Last month I passed the Development Lifecycle and Deployment Designer exam! I didn’t spend as much time studying as I had for the other designer exams, but since I work with a large enterprise org, I figured that I would be familiar enough with the majority of the content to take a stab at the test.
To prepare, I spent about a week working through the Trailhead Trailmix. I also used this Quizlet set that I found to be quite good. I didn’t spend very much time studying governance roles or development methodologies since I felt comfortable with my knowledge in those areas. I was less familiar with ANT and Jenkins, so I focused my energy there.
The day of the test I set up my camera and logged into my Webacessor. For some reason I had thought that the test was only 90 minutes, so I smartly--or so i thought--scheduled my Grubhub sushi and bao dinner delivery right at the 1.5 hour mark.
I launched the test and, as usual, spent a good five minutes typing furiously back and forth with the Kryterion test monitor who critiqued my camera placement. After I finally perfected my angle, I started the test.
I felt pretty confident the first handful of questions, and started to pat myself on the back for not bookmarking too many questions for later. Then the unthinkable happened. My food delivery had come 30 minutes early. When does that EVER happen.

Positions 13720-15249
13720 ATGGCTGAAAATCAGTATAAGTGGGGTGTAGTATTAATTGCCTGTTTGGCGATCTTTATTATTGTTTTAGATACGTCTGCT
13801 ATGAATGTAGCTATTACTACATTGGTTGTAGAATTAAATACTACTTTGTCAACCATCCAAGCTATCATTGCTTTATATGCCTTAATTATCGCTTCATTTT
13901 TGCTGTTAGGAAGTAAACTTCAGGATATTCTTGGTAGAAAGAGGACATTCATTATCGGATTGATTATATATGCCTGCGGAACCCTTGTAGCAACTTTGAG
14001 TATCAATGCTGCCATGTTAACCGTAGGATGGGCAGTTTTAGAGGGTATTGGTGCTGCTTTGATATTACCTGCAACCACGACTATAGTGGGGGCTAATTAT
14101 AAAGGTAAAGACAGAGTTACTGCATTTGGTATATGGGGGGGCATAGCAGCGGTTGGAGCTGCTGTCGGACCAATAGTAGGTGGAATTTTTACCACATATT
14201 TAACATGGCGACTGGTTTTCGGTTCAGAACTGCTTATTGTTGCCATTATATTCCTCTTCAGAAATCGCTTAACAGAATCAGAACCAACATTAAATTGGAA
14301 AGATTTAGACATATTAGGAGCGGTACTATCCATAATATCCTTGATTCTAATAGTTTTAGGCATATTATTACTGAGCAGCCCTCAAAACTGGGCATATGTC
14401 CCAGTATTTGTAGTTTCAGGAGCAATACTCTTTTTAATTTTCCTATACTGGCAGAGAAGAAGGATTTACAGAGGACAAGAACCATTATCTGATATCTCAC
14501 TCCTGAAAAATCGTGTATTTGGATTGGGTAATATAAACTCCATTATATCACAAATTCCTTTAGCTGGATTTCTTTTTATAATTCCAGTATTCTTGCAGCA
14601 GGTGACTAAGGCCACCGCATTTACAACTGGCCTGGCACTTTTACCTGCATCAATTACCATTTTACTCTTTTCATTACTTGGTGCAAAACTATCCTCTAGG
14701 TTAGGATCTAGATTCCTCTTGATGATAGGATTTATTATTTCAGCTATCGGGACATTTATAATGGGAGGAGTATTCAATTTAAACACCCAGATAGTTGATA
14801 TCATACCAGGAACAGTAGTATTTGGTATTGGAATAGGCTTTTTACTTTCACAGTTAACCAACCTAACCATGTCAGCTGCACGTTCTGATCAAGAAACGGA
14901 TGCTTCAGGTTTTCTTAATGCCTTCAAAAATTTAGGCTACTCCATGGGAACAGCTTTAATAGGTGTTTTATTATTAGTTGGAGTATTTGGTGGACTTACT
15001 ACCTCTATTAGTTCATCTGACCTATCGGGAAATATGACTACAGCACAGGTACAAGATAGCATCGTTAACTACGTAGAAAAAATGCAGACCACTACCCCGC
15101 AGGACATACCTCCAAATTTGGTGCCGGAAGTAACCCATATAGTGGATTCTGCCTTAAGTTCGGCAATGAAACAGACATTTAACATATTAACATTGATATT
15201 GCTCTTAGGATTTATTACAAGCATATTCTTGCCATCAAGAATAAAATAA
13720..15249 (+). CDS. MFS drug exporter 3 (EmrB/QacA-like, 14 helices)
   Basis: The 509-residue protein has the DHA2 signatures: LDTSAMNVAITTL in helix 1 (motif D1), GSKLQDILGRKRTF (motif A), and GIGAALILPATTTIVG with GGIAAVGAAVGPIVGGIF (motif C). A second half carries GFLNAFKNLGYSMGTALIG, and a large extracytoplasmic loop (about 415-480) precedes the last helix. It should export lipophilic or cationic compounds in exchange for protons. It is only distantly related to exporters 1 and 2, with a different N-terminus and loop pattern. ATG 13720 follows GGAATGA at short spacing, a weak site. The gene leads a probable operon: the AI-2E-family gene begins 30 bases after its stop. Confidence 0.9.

I frantically typed to my Kryterion test watcher that I needed to answer the door. Luckily, he was cool with me answering the door and putting my food aside in the kitchen. That was close!
Back to the test.
As it turned out, my version of the Development Lifecycle and Deployment Designer exam didn't contain any questions about ANT commands. Literally, there was only one question where ANT was even mentioned...and it was very very high level.
The test focused much more heavily on governance than I anticipated. I would definitely recommend spending some time reviewing governance roles and responsibilities, even if you feel pretty confident in your knowledge. In particular, you need to know the different responsibilities of the following groups:
Who can approve scope changes? Who is responsible for communicating to executives? Who chooses the methodology for the team? These are all things you should be familiar with.
Speaking of methodologies...
There were several questions about agile vs. waterfall. You should not only be able to articulate the difference between the two software development methodologies, but you should also know how to select the best methodology depending on timeline, budget and complexity of the project. I will definitely need to brush up on this for the CTA board.
To anyone thinking about taking this exam I would also recommend reviewing when change sets will lock an org, as well as any impact the Salesforce maintenance windows might have on your code or config. Knowing the limits and use cases for the different Salesforce sandboxes and Salesforce editions is also key to passing this exam.
All in all, the exam was much less technical than I expected except for one very random, very specific, question about using Selenium.
Despite my lack of intense prep for this exam, I did pass. But I definitely will spend some time strengthening my weak areas. There's always room for improvement!
Susannah Kate St-Germain is a 16x certified Colombian-American Salesforce nerd, travel fanatic, and aspiring Certified Technical Architect.